Cubby controversy

Opinions on cutting bolts on cubbies


Sean Nguyen

squeezing a clamp against the metal, a janitor cuts a lock placed overnight in audlob.

Eric Feng and Aidan Harbison

Free the cubbies

At Jefferson, on-campus storage space is limited to backpacks and both lockable and open cubbies, so secure storage space can be a struggle. Therefore, by restricting overnight storage, cubbies would be available to more people. When I bought a design and tech project for school, I had to carry it for the whole day because the secure cubbies were all occupied. Often, students lock cubbies without any items or with items that they rarely use — this new policy would prevent such activities and enable students to secure items that they actually need during the day. Additionally, the policy of not allowing locked cubbies overnight is beneficial because it will prevent individuals from storing food that could spoil and thus avoid big messes for the janitors to clean up. 

It is important to note that under this policy, the cubbies would still be available for storage over the school day, so one could still put cumbersome items in there for temporary storage. Furthermore, many students counter that locking cubbies overnight is needed to store heavy sports equipment, but student athletes can just use locker rooms for this purpose. Ultimately, cutting locks placed on cubbies overnight at school may sound drastic, but it is the best way of discouraging irresponsibly using storage space. 

Keep the locks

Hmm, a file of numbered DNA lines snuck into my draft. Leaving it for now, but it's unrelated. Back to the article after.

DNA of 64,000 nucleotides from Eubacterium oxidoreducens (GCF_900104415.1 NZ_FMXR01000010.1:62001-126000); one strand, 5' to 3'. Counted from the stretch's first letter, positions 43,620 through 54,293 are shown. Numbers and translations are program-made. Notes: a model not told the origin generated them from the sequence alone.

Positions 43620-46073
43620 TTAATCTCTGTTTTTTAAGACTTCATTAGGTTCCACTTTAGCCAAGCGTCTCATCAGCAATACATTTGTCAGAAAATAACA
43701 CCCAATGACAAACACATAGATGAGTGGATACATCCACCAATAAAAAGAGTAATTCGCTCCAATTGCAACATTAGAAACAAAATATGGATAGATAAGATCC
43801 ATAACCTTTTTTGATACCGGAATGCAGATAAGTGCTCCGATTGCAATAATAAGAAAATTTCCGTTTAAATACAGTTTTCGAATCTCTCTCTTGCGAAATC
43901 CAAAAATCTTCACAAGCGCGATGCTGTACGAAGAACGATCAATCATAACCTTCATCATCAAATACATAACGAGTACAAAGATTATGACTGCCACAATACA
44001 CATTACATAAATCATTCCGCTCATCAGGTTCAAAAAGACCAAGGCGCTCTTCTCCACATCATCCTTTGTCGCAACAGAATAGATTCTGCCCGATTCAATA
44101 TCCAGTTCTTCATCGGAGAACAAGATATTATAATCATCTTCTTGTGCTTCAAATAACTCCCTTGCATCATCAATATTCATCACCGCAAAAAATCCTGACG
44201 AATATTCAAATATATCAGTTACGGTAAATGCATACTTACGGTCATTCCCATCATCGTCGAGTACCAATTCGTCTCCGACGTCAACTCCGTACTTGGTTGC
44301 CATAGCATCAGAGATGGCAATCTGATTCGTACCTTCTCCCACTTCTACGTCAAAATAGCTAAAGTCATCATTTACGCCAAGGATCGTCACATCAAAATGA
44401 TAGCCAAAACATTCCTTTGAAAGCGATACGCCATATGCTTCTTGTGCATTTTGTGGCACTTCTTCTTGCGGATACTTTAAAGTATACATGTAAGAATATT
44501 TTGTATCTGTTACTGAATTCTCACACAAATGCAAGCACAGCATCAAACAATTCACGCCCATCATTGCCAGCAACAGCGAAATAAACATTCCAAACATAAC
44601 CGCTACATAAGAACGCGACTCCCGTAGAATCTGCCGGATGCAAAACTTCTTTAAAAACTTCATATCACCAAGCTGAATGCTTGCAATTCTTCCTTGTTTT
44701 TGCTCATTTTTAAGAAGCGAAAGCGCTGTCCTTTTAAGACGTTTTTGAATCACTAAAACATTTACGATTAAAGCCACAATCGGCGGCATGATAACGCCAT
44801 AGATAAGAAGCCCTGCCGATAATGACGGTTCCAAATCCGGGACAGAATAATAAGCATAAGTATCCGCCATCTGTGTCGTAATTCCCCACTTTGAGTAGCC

Recently, Jefferson’s security implemented a new policy on the cubbies located throughout the school. Starting Jan. 20th, securing cubbies for more than a day will no longer be allowed; all personal locks on cubbies remaining at the end of each school day will be removed. The most prominent motivating factor behind this policy was food lockers, which attract mice and other pests, worsening the vermin problem at Jefferson. The other reason was to make cubbies fair game for all to use during the school day.

However, removing the ability to lock any cubby for longer than a day only makes life harder for Jefferson students. Removing locks from cubbies prevents long-term storage of items students need on a daily basis, which are often too unwieldy or difficult to bring back and forth to school everyday. I know that during marching band season, having a long-term locked cubby to store my practice items saved me from the awkward trip of bringing a pair of sneakers and a water jug to school every single day. It also saved me from finding an open locker for my backpack in the bustle as school was ending. Sure, I could store this in an unlocked locker, leaving it unlocked at the end of the day, but this just leaves it open for others to just pull out my belongings and relocate them to god-knows-where, putting their own items in its place – a problem that other students have complained about through social media posts in the past. Even worse is simply the possibility of stealing, especially if the item is more expensive. Besides, this policy isn’t required in order for there to be an equal right for all to a cubby – there are plenty of cubbies throughout the school that are unlocked and empty every single day.

Ultimately, this policy is unlikely to put a complete end to food lockers, even though that seems to be the end goal. Nor do I think they will they solve the vermin problem, due to the amount of food throughout Jefferson everyday. And Jefferson food lockers are well-kept – there’s no great excess of unsealed food in these lockers that would seem to attract anything. Solving our pest problem simply requires vermin control services, which in the end, seems to be the more effective solution of the two – and does not end up making Jefferson students’ lives more difficult than they already are.

For more insight into this topic check out the articles “Cubby Controversy”, “Food Lockers: Yes or No?”, and “New Policy Bans Overnight Lock Usage”.